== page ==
I attended and chaired a two day session on game development at the 2011 European Internet Gambling (EiG) conference and was surprised at how the European online gambling business community had changed its positions and attitudes on a number of different topics from the year before.
So what was the catalyst for this change and what changes are occurring ?
Social Networks – For years the I-gaming industry has dismissed or only partially entertained a relationship with social networks seeing the networks as at best, distantly related to their business and not a significant source of gaming revenue or player acquisition. The argument being that “gambling” was not allowed in Facebook, the potential players were to young, the players would not transact for “real” money, etc.
Well that has changed evidenced by the opening CEO panel direct acknowledgment that they see social networks as one of the most important initiatives over the next year. More importantly they are actually executing on this plan now by launching exclusive social games and closer integration of their gambling games with their social game offerings.
Despite all the attempts by gambling operators to dismiss Zynga and other successful social network game companies as low revenue, not real gambling, and not a source of quality gambling leads the numbers are so overwhelming that gambling operators have to take notice. Zynga has a predicted 2011 revenue on the low end of 600 million USD. Social games in aggregate are now producing more revenue then advertising for Facebook. It is estimated that 1 billion USD and 60% of Facebook’s revenue is coming from social games. If you are a CEO of a gambling company and especially a public company you have to have an answer for the social gaming phenomena. To give the gambling business credit they are actually doing more then talking about their position relative to social networks and games they are actively engaged in a number of social network and game initiatives.
US Online Gambling – The potential that the US market might open up to online gambling is also driving more awareness of the role of social networks and social games in the US market. The fact that the US market has banned online gambling has resulted in US players seeking a proxy for gambling within social networks and casual games. Zynga poker is the obvious corollary and the most visible one. However, fantasy sports is big in the US with a number of sites launched in Facebook and in standalone web sites. These gambling models may actually remain popular even after online gambling is legalized in the US. The gambling companies will have to launch similar sites or engage in business deals to up sell players to traditional gambling propositions.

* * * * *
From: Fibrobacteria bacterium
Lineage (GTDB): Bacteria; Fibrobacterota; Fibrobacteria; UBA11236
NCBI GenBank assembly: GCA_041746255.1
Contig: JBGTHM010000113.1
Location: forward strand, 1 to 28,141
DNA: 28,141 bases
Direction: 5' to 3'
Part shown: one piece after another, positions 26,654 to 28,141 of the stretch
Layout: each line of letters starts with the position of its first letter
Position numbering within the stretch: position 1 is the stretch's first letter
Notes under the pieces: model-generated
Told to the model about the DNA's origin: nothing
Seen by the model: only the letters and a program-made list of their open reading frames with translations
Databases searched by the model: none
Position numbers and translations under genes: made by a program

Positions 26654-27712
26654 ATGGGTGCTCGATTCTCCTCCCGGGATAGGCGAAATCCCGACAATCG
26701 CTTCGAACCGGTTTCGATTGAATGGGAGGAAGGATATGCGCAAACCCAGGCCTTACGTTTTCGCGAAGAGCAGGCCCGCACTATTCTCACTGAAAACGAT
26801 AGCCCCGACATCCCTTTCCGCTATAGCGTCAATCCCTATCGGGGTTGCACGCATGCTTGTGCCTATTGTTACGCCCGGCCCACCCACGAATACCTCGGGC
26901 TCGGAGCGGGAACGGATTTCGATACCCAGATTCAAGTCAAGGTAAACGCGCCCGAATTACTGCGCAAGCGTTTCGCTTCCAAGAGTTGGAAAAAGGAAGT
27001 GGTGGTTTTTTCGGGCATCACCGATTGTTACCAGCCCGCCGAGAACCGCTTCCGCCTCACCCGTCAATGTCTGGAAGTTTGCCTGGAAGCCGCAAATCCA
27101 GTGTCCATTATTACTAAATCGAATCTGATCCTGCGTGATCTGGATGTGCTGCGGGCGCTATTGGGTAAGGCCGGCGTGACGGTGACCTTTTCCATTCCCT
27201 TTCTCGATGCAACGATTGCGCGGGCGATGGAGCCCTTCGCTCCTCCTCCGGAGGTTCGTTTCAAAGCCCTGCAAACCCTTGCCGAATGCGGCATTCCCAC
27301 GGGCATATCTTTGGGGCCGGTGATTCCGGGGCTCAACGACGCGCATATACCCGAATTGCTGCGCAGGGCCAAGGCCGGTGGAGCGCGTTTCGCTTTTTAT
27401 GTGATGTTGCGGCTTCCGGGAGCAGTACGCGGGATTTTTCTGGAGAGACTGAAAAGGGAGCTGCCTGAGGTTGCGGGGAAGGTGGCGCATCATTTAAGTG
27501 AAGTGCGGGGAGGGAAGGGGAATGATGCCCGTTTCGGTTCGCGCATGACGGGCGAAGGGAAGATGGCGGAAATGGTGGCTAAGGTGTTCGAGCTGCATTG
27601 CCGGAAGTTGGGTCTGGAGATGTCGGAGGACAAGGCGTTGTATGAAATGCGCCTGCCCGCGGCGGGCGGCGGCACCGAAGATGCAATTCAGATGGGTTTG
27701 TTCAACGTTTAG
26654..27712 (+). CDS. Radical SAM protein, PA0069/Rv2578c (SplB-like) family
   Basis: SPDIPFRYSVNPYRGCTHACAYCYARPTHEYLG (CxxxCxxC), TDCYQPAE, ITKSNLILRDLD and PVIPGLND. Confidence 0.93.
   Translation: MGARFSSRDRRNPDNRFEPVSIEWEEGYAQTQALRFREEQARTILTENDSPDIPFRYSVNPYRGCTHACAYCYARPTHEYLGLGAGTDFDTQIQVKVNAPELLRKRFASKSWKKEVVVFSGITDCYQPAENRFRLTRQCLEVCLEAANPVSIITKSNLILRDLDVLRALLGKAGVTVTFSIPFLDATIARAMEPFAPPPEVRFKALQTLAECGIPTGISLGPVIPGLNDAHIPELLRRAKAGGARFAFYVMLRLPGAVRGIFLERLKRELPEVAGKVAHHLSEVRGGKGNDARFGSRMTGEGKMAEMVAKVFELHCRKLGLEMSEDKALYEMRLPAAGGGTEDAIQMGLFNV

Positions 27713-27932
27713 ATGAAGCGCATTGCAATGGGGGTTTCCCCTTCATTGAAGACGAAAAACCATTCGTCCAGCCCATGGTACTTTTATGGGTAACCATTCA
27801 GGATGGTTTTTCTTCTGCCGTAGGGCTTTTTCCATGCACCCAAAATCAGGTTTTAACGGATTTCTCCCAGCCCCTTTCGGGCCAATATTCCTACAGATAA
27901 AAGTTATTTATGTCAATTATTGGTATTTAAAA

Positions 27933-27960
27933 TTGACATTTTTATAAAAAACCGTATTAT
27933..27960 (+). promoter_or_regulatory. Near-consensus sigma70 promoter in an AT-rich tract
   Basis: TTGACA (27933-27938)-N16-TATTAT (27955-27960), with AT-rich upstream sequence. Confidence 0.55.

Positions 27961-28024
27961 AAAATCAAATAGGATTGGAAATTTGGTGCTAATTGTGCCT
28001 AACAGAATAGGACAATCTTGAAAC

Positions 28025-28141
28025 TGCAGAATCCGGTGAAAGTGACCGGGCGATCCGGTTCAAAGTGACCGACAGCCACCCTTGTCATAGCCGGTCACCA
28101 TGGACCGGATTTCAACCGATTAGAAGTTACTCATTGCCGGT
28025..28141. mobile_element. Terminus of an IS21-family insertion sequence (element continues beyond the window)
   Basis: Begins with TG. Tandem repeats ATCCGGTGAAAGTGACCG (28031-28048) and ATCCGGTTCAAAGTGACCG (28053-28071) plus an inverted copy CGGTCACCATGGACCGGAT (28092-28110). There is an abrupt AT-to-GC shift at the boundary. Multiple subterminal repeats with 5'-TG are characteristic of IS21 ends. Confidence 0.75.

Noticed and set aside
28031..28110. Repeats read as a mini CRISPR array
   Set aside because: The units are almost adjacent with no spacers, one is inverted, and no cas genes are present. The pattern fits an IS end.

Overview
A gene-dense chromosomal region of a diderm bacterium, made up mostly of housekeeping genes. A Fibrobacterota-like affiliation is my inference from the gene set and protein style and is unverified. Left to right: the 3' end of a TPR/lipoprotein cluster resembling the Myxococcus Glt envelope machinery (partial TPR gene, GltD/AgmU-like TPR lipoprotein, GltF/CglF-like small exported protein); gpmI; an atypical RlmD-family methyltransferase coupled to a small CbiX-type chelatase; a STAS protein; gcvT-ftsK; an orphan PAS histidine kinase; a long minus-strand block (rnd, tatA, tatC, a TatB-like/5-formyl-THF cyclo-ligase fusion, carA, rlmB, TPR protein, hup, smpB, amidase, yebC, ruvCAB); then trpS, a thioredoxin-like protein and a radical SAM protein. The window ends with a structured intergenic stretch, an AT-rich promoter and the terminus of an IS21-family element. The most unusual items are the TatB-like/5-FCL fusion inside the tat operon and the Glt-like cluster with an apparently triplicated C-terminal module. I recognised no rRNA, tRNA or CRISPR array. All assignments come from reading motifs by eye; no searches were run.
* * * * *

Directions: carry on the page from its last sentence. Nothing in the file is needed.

Social Networks As A Player Acquisition And Retention Tool – With so many people active in social networks many of them playing games in social networks the operators are realizing that there is a potential up sell opportunity. Also, the appetite for gambling style social games has been proven (Zynga). If you can publish a game in Facebook that is like a gambling game and you have good profiling business intelligence to profile players you are going to get conversion.
Retention is also very much an issue with gambling operators. There focus on acquiring, monetizing and not retaining players with alternative lower cost or alternate game play results in very high fall off of players. Social games could be an answer to this problem.
Virtual Currency/Goods – The social games that European gambling companies are building are taking advantage of virtual currency/goods transactions. Virtual currency is a proxy for traditional gaming money transactions and is legal because the prize payout is in a virtual format and not a “cash” payout. The gambling companies are starting to realize that this is a better business model then their cash business because players do not get paid for their winnings and their is no concept of a traditional wallet. All of the money stays with the operator. A previous barrier to gambling companies taking virtual currency transactions seriously was the low individual transaction amounts. The gambling operators, based on the Zynga model, realize that if a game becomes truly social the amount of transactions can be very high resulting in good revenue per game. The other phenomena that gambling operators may be aware of is the social game “whale” phenomena. At the GDC conference in San Francisco this year a speaker identified a class of social gamers as whales (sound familiar). These social gamers are transacting up to $150,00 USD a year in virtual currency/goods transactions! Granted the number of players in this classification are small relative to the overall social gamer numbers. However, their profiles and gaming behavior is very similar to the high rollers at land based casinos. These players are getting VIP treatment from the social game operators for obvious reasons.
Social Gambling Games – The majority of the games being developed by the gambling operators are social games that mimic real gambling games or could potentially have up sell potential into traditional gambling games. Bingo or bingo derivations are the obvious choice because they are inherently social games and they have gambling cross over potential.